Dr. Alfred Frohlich from the University of Vienna first began to unravel the neuro-hormonal basis of obesity in 1890. He described a young boy with the sudden onset of obesity who was eventually diagnosed with a lesion in the hypothalamus area of the brain. It would be later confirmed that hypothalamic damage resulted in intractable weight gain in humans, establishing this region as a key regulator of energy balance.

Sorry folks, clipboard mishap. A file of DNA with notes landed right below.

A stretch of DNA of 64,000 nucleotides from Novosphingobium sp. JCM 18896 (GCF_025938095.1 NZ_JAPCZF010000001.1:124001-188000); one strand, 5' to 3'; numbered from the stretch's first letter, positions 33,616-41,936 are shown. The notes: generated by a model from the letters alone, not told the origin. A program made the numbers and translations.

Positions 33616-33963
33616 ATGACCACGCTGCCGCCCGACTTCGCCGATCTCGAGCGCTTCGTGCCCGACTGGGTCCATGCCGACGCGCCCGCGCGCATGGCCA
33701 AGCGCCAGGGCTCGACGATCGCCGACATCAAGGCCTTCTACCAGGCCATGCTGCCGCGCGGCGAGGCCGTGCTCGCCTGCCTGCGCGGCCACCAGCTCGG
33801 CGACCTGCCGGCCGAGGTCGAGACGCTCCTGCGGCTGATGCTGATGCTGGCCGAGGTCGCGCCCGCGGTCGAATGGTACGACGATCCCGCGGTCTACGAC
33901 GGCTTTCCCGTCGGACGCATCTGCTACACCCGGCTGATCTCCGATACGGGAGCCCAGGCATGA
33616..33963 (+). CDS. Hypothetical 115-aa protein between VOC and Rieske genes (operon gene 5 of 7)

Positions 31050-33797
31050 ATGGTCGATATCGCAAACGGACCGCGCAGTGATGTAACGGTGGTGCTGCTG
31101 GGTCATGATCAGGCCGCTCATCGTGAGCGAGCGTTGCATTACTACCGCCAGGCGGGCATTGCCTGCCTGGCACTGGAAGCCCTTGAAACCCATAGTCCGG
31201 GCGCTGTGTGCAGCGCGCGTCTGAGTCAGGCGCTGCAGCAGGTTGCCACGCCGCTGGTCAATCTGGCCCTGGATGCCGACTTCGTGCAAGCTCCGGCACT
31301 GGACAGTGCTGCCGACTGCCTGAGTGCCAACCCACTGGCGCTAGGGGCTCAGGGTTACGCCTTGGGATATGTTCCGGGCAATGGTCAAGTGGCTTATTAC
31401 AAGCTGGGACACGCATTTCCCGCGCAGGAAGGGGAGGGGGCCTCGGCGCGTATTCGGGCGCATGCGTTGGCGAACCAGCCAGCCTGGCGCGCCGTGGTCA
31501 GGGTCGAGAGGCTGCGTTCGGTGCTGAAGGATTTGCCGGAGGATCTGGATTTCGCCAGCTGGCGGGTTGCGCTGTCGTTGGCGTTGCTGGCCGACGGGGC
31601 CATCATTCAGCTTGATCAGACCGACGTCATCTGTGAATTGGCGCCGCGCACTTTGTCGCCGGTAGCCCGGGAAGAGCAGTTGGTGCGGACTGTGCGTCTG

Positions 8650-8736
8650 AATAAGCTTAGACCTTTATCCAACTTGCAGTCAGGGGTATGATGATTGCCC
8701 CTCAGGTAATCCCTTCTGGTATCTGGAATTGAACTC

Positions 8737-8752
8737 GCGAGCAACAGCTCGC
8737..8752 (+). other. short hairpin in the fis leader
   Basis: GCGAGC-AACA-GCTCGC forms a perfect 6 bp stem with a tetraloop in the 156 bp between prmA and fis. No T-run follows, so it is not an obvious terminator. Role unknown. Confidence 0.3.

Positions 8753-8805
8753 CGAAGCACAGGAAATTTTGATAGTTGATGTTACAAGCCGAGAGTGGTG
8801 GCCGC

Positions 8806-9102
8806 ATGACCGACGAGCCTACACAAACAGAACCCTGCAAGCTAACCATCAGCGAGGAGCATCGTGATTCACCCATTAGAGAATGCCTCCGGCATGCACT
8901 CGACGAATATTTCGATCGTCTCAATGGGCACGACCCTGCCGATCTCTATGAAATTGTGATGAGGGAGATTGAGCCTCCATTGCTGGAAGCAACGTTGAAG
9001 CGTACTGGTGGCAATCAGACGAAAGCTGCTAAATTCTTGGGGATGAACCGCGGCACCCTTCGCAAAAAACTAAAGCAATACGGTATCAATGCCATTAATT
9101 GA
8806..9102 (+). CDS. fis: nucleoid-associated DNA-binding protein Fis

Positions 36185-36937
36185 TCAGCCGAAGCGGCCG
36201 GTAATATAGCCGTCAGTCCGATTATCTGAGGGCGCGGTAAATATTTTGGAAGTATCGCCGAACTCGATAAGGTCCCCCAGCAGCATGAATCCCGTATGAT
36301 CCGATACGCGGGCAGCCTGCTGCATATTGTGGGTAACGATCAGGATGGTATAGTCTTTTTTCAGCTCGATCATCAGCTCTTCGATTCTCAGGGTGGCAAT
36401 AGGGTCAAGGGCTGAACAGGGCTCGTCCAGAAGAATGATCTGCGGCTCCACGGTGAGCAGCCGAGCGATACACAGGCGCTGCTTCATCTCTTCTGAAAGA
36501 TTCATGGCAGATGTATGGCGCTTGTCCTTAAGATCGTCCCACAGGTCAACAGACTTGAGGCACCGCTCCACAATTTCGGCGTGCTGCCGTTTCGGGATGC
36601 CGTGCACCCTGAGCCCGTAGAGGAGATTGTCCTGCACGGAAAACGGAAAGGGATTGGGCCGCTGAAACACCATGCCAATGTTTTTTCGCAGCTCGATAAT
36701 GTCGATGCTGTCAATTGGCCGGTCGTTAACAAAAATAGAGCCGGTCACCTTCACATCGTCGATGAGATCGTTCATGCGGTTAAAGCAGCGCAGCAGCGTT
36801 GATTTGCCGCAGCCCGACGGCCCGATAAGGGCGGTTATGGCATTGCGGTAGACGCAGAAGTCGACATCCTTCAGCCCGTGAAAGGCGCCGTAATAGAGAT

In rats and other animals, hypothalamic injury could experimentally produce insatiable appetites and induce obesity. But, researchers quickly noticed something else, too. All these obese animals shared characteristic liver damage, which was occasionally severe enough progress to complete destruction. Looking back at hereditarily obese strains of mice, they noted the same liver changes. Strange, they thought. What does the liver have to do with obesity? Continue Reading →